Consumer Advocates Push For Better Warning Labels On Canned Foods
Consumer advocates are pushing California to make manufacturers properly label can foods, especially if the linings of those cans contain harmful chemicals.
The Center for Environmental Health is looking for a way to enforce the state's labeling rules.
The California Department of Toxic Substance Control identified Bisphenol A as a dangerous substance more than a year ago. That makes the chemical subject to the state's Proposition 65 toxic labeling rules.
But this past spring, the state agency used emergency rules to give a pass to companies that put Bispheonl A in canned food linings. And the department is looking to extend the temporary suspension of state labeling rules until December 2017.
The Center for Environmental Health's Kathryn Alcantar said that doesn’t serve the state’s consumers. The center wants the Safer Consumer Products program to oversee the labeling requirement and the group has petitioned the state to make the change.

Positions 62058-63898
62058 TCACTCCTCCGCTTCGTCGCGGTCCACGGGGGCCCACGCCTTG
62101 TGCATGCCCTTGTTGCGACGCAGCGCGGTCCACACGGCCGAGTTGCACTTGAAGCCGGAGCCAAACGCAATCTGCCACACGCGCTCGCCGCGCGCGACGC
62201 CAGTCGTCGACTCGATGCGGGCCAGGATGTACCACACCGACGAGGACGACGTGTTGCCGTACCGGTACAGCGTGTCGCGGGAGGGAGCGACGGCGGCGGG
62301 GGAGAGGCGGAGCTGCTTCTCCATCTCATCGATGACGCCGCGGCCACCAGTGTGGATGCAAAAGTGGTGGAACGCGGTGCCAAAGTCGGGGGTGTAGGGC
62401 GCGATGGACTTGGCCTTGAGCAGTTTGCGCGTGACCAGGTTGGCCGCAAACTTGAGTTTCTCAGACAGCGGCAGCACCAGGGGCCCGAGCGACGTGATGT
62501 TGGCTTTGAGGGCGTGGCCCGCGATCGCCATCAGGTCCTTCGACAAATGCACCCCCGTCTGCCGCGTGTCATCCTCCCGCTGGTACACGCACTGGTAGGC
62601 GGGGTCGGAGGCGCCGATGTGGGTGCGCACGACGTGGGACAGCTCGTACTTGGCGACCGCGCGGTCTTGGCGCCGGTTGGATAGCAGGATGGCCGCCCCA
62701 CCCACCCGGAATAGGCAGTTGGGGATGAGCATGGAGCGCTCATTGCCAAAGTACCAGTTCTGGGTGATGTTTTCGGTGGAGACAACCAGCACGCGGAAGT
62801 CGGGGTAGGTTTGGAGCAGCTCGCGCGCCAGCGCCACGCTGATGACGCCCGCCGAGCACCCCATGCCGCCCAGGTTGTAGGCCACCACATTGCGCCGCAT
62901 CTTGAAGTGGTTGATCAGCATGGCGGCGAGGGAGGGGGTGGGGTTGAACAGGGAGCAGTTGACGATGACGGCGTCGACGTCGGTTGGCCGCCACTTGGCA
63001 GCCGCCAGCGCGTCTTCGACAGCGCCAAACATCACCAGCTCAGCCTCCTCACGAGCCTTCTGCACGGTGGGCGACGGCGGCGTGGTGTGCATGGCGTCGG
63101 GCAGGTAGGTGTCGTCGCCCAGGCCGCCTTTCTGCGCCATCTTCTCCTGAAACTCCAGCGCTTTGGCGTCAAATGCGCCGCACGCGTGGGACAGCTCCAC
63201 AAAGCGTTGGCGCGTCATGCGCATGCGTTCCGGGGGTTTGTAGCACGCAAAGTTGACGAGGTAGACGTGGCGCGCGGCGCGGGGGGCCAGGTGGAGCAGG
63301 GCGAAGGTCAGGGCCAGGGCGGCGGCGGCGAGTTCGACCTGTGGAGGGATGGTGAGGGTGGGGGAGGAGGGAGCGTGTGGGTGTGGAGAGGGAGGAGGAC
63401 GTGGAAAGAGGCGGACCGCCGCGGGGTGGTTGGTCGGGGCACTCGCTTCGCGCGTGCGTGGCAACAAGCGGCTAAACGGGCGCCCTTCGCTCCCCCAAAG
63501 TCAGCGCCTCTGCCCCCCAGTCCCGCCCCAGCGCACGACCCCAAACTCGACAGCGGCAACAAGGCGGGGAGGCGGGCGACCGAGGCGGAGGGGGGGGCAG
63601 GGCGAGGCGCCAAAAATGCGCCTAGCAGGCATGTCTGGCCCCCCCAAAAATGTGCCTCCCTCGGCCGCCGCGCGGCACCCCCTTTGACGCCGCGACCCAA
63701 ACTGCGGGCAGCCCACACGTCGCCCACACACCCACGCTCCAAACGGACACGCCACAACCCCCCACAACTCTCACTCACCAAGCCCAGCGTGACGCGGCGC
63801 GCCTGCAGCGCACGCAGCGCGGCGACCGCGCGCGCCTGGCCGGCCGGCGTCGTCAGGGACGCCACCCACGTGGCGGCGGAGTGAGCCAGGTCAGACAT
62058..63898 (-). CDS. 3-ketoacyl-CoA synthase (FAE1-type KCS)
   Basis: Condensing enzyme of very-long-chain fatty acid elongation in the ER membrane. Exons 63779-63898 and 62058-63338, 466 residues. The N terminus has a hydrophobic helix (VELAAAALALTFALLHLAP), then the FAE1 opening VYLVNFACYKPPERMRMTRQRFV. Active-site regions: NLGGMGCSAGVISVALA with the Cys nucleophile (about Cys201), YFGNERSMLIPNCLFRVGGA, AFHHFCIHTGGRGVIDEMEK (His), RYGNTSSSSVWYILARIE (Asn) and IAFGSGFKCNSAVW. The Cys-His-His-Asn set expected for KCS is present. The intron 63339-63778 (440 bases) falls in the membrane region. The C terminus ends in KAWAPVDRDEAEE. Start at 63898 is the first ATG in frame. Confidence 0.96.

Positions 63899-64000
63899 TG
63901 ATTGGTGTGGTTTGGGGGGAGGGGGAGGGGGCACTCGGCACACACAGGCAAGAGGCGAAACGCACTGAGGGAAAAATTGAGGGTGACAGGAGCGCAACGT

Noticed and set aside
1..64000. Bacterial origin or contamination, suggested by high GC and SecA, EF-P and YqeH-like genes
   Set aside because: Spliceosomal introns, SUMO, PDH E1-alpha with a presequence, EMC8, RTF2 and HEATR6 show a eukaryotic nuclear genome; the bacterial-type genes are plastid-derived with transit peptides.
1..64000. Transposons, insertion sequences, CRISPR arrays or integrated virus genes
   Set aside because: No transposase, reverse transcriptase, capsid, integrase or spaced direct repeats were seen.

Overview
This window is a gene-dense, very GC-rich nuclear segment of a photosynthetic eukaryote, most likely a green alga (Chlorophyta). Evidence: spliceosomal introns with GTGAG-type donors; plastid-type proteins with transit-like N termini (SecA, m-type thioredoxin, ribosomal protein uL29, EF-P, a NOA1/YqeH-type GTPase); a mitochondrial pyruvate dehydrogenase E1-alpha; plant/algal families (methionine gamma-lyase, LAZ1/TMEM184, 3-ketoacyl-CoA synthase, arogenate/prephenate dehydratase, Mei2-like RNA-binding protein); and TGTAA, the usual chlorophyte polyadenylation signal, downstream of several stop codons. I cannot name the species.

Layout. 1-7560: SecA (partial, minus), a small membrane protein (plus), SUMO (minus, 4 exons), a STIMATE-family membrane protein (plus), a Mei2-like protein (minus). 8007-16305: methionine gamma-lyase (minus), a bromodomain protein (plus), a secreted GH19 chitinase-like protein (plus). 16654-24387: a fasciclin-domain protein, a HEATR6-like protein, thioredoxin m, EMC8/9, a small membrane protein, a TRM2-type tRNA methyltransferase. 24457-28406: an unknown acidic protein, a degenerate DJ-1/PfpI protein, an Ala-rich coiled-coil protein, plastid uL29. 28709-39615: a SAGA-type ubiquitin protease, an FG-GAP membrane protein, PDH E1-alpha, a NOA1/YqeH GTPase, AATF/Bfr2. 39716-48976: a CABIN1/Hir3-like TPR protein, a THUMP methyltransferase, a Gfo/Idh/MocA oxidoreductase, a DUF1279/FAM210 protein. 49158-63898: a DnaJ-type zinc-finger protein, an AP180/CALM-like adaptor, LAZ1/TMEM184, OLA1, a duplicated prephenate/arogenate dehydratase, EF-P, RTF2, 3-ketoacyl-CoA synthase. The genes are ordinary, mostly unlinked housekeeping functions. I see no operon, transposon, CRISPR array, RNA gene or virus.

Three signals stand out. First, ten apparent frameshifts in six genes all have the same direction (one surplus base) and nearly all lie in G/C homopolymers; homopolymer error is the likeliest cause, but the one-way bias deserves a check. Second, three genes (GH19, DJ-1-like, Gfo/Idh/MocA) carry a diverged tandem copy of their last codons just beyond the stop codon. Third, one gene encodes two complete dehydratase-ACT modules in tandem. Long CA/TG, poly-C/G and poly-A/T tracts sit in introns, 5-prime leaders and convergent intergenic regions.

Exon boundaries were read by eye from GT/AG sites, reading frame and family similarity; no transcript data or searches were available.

The group is also looking for a dialogue with manufacturers.
"We are looking forward to opportunities to have more in depth conversations with the industry about their challenges. But the reality is that some manufacturers have already found a way and we feel that the state's actions are stopping the full transition away from BPA," Alcantar said.
State officials have two months to decide if they want to change who oversees the issue. The Center for Environmental Health said the issue isn’t so much about who enforces the state’s rules as it is about protecting consumers.
"We don't just want to get this toxic chemical out of the products. We want to ensure that the replacement, whatever they use as a replacement, is actually safe. Because our goal in the end is to make sure that manufacturers are producing products that are safe for consumers," Alcantar said.
State officials lifted the labeling requirement saying manufacturers needed more time to comply. They also said putting warning labels near each can with Bisphenol A lining would create a blizzard of warning signs that would do little to help consumers or merchants. Emergency rules only require a warning near a store’s checkout lane.